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People Politics

The value of comment sections and debates in digital spaces

Regular readers will know that I’ve recently been wondering whether to continue hosting comments here on Synapses, as well as about their value in a more general sense.

downloadI’m not shutting comments down, but will move to moderating them, meaning that it might take up to 24 hours for any comment to appear, and some comments will not appear at all, if I deem them abusive or idiotic. The decision to do so is precipitated by two coincidences, featuring two friends who raised overlapping conversations on Facebook, both of which I engaged with.

The debate on Nathan Geffen’s wall about trolls on GroundUp, and how to deal with them, raised the point that without full-time moderation, comment sections can easily become toxic.

Also, I’ve been led to believe that there’s a potential for legal liability for things posted on one’s own site by commenters, while no such liability exists on Twitter or Facebook (for what other people say, I mean).

Then, Eusebius McKaiser asked for a view on Nick Cowen’s IOL piece arguing that we can’t have productive debate in online spaces, and much of what I say below is a response to that piece (in short, I think we can, but that it takes more work than many of us care to do. In my case, I get few enough comments that the necessary moderation is possible).

Before I get to responding to that IOL piece, just a note on how things will work here with regard to comment and debate. Individual posts will have a moderated comment section, but please also feel free to do one of three things instead, if you prefer:

  1. The old-fashioned “letter to the editor”, where if you’re amenable, and I think your contribution might be of broader interest, I’ll post it as a separate entry.
  2. If you’re on Facebook, there is a page for Synapses. Every entry appears there, and you can comment as much as you like, unmoderated. The same is true for Google+.
  3. Lastly, there’s Twitter, which isn’t ideal for debate, but certainly gives you the opportunity to call me names (if that’s your thing), or to make more friendly noises.

On to the IOL piece, which you don’t have to have read to follow what is about to follow. To quote myself:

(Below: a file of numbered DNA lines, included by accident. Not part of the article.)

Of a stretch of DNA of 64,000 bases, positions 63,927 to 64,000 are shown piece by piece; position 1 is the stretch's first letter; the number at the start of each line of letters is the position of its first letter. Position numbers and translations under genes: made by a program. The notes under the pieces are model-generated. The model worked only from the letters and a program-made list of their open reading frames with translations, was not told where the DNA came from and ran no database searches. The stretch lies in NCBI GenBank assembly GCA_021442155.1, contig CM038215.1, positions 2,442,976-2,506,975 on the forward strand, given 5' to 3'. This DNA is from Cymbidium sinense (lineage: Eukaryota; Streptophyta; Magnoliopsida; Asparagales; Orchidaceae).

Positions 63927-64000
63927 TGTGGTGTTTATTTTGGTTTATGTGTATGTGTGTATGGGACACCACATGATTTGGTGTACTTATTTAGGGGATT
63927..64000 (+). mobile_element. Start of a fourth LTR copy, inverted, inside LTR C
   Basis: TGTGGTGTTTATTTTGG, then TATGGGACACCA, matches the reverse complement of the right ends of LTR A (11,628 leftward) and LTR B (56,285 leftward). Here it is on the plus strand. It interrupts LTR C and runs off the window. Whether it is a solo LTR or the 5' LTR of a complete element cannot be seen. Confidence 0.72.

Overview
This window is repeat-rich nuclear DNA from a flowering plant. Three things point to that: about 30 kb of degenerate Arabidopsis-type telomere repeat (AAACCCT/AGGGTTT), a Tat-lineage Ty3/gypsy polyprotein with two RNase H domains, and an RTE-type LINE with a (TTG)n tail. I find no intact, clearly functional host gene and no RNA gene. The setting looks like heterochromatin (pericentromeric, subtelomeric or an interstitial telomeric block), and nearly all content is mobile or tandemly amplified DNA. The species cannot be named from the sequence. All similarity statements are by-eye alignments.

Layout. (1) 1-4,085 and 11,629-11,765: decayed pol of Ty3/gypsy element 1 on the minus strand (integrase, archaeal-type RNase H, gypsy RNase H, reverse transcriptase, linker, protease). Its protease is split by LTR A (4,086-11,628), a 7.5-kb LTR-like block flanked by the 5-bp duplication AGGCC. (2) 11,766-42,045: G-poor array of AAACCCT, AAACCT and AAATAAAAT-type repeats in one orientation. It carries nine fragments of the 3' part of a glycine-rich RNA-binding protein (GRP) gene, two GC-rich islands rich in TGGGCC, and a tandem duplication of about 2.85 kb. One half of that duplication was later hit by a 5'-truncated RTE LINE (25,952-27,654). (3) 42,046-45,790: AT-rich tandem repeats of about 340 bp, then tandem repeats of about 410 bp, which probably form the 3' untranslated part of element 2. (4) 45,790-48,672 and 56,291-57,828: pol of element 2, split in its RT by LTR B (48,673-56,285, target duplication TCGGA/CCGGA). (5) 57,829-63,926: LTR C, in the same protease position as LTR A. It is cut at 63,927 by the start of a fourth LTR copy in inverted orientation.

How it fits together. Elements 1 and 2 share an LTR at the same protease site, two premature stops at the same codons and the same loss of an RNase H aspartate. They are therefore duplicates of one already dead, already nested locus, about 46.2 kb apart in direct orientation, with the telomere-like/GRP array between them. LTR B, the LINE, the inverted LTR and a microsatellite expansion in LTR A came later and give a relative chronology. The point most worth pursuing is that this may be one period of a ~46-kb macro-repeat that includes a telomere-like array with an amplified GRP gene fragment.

it seems to my mind at least plausible that we’re living though an era in which ideas themselves are not that welcome. Where, as Neal Gabler recently put it in a column John Maytham was kind enough to alert me to, the “public intellectual in the general media [has been replaced] by the pundit who substitutes outrageousness for thoughtfulness”.

Despite the demise of postmodernism in academic circles, it still lives and breathes in the popular viewpoint that everybody’s opinion is equally worthy of consideration, and that individuals are under no special obligation to set aside their opinions in favour of what the evidence points to.

The Internet, its potential anonymity, and the sheer volume of both opinions and outrage don’t encourage thoughtful reflection and engagement. I find that the overall quality of discourse and openness to correction is poor on the Internet, and as a result, I tend to only read comment sections to confirm that they are places where people seem unafraid to express their racism, sexism and (other forms of) stupidity.

There are pockets where people do engage earnestly and sincerely, and where there is a chance of shifting peoples’ perspectives. Eusebius’s Facebook wall is itself one small example of that. It’s true that people don’t often say “you’ve changed my mind”, but it’s something that can be intuited from how the tone and content of a conversation shifts.

Second, I’m not sure that the situation is significantly better in meatspace. There, just as on the Internet, people are stubborn, prone to confirmation bias and the backfire effect, etc. It’s partly the fact that there are more participants – with those participants not being carefully selected – in the online space that creates the impression that it’s more chaotic there. In other words, if we were to have an open house in meatspace to discuss something contentious, we might more often have the same impression of shouting past each other.

By contrast, if you do online what you do in meatspace, i.e. carefully select your interlocutors, you’d have the same “civilized” conversations (at least in a relative sense). The problem is that a) you don’t always get to select who talks to you online and b), all the non-verbal cues, such as smiles and body-language, aren’t available to us online.

Complicating this all is my sense of the conversations in both spaces being less civilized than they used to be, because everyone is now an expert in everything. The idea of democracy has been illegitimately expanded into epistemic territory, where the average person has been persuaded that their views are as legitimate as any other person’s view, and where they are somehow attacking you as a person when they criticise your view, rather than us simply having a contestation about the facts or interpretation of them.

We’ve become too personally invested in our beliefs, to put it simply.

By Jacques Rousseau

Jacques Rousseau teaches critical thinking and ethics at the University of Cape Town, South Africa, and is the founder and director of the Free Society Institute, a non-profit organisation promoting secular humanism and scientific reasoning.